Karoline Skovsende is a nurse, she grew up in the Danish town of Svendborg and lives in Copenhagen. The past 4 years she worked at the neurological unit at Herlev Hospital in Denmark. Karoline volunteered for 8 weeks at the medical department at Ramallah Government Hospital in Ramallah, Palestine.
“For a long time, I wanted to travel and work somewhere as a nurse. Perhaps it does not sound very safe to say that I am going to Palestine, but I thought about how the conflict here presented a challenge for me and I always wanted to see this place. Palestine is not just a place you go to on a vacation”
“It was hard to prepare for my first meeting with Palestine. It was a bit of a culture shock. The more I experienced and was confronted with the conflict, the more affected I became. Coming from Israel to Palestine, crossing the checkpoints and seeing the wall that runs through the landscape. The more people I met who are living in this conflict and have scars or trauma, the more it dawned on me how little I knew and how little one in Denmark and Europe really get to know about the conflict.”
“I had a good first hand impression of the hospital and was quite surprised at how modern it looked and how structured it was. I was also very surprised at how well trained the staff is, especially the nurses. They often take graduate studies meaning they are trained for four years. Nursing students are taught continuously during internships and it seems to work very well. Especially the nurses’ professional knowledge in nursing and diagnosis is excellent. They spend much time here in Palestine training students in different types of medicine and what the contraindications are.”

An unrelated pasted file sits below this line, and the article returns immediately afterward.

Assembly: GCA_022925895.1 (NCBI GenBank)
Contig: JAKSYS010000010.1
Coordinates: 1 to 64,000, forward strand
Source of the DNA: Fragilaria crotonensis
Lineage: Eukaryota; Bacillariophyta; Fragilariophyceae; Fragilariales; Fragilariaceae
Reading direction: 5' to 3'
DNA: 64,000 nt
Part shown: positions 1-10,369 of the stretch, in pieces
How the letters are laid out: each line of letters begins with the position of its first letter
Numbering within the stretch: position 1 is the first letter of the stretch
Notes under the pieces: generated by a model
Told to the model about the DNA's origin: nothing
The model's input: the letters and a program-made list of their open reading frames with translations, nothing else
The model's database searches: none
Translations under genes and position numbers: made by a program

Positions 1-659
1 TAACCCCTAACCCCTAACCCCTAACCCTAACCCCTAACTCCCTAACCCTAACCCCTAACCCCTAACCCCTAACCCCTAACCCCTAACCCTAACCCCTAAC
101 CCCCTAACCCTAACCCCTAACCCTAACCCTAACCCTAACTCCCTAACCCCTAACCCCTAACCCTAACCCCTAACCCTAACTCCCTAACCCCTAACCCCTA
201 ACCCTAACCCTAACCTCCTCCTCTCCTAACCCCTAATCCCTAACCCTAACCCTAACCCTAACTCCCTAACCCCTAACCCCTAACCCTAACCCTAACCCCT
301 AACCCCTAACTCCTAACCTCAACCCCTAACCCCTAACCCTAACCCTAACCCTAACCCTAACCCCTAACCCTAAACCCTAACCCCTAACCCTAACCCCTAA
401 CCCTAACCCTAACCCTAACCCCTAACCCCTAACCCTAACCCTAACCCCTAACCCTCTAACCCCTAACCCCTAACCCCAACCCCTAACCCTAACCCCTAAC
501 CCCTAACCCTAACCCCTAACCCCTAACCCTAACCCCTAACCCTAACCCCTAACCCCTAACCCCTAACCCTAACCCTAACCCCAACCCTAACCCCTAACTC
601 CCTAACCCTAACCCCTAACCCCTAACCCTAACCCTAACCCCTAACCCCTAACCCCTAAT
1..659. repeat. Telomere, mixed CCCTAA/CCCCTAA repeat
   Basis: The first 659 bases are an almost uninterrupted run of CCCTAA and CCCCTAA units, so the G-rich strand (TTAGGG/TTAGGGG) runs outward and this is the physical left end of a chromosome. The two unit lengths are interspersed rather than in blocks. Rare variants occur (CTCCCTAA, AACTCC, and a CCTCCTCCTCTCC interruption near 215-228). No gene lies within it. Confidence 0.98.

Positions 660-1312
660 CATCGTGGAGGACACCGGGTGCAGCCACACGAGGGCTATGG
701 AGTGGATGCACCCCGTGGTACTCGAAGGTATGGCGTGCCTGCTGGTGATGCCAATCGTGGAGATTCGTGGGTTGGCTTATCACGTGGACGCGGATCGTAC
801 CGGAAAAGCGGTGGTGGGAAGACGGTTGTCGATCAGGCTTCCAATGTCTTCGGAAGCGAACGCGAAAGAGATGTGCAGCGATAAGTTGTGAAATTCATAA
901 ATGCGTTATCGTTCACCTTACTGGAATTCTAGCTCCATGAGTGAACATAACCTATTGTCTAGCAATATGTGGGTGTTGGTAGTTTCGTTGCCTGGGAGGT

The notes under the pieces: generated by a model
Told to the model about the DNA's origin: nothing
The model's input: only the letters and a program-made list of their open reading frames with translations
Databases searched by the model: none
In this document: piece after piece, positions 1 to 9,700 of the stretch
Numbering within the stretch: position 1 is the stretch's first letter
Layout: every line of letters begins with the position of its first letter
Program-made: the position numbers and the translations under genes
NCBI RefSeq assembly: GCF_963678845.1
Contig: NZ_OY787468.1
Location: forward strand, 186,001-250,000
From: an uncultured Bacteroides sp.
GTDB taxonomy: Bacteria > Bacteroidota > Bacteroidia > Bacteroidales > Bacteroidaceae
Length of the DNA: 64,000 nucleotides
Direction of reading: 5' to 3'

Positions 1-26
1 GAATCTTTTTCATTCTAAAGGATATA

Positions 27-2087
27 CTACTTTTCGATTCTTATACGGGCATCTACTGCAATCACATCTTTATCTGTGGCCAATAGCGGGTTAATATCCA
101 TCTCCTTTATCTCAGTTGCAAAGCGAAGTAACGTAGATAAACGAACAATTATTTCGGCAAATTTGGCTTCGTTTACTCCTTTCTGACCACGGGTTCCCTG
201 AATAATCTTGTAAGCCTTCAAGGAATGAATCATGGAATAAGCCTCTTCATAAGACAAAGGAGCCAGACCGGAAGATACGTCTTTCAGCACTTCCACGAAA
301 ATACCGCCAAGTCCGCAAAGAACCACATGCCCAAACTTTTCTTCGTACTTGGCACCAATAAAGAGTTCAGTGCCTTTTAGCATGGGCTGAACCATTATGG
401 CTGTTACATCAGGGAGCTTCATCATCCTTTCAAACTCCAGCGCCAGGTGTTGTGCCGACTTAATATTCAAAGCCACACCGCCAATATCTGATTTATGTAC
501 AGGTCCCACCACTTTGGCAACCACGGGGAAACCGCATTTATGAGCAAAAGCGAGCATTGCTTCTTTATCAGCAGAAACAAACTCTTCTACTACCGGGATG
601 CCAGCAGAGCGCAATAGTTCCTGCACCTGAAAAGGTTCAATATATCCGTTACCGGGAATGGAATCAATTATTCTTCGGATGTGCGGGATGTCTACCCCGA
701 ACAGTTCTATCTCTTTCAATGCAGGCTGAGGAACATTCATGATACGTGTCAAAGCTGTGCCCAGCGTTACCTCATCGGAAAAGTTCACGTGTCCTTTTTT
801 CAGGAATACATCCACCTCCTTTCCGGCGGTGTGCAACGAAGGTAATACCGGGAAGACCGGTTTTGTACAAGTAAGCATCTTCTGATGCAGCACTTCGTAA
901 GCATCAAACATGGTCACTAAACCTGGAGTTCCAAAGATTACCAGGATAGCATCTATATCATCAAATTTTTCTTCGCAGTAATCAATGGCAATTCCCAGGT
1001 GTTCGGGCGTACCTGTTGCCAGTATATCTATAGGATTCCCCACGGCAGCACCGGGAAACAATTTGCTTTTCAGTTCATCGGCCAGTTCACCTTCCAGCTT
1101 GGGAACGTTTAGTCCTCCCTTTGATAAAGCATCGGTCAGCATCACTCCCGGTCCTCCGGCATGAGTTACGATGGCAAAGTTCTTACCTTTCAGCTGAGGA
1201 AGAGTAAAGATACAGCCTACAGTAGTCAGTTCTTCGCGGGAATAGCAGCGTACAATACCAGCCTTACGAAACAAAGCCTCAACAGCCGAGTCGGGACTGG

“What surprised me the most and was the greatest challenging, is the language. In the beginning of my stay, I thought that perhaps I was going to see some crazy things here; people who got blown up or what not- this is what I imagined. And yes, I have had some patients who was shot, but I was able to deal with it. I thought that the experiences with patients would be the most challenging part, but it turned out that the language barrier was the biggest challenge. All the medical records here are in English, which is good, but there were still many things I had to look up in order to fully understand it. I learned a lot of nursing vocabulary in English by being here. ”
“The medical rounds take two hours here and the chief surgeon and the all junior doctors are present as they check up on the patient. They are quite effective while visiting the patient, a situation I do not experience at home in Denmark. As soon as they have completed their rounds, the nurse writes down the outcomes of the round and order tests that the doctor prescribed.”
“The relatives and patients got very happy if I for example helped changing a diaper, and I had a patient who kept telling me “I love you.” It has been an amazing experience. But I also had the extra time to do it. Being here, I tried to be the one who nursed the patients or held their hand. Despite the fact that it is a public hospital in Palestine, I am pleasantly surprised by how well functioning it is. I think that the situation at a hospital could be much worse everywhere else in the world and that it all comes down to lack of resources”.
“I learned a lot by simply jumping into new things I knew very little about from the beginning. When you are volunteering somewhere and have to work in a completely different culture, I think that you simply have to just seize the unknown.”
“If a nurse is considering becoming a volunteer in Palestine, I recommend learning some useful Arabic words in advance. You should also consider whether you can work without much structure and in a workplace where you have to create a life and a structure for yourself.”
“Palestinians must be the most patient people in the world, and simply getting from one place to another can take time. My patience was put to the test a few times. So ‘thumps up’ for the Palestinians.”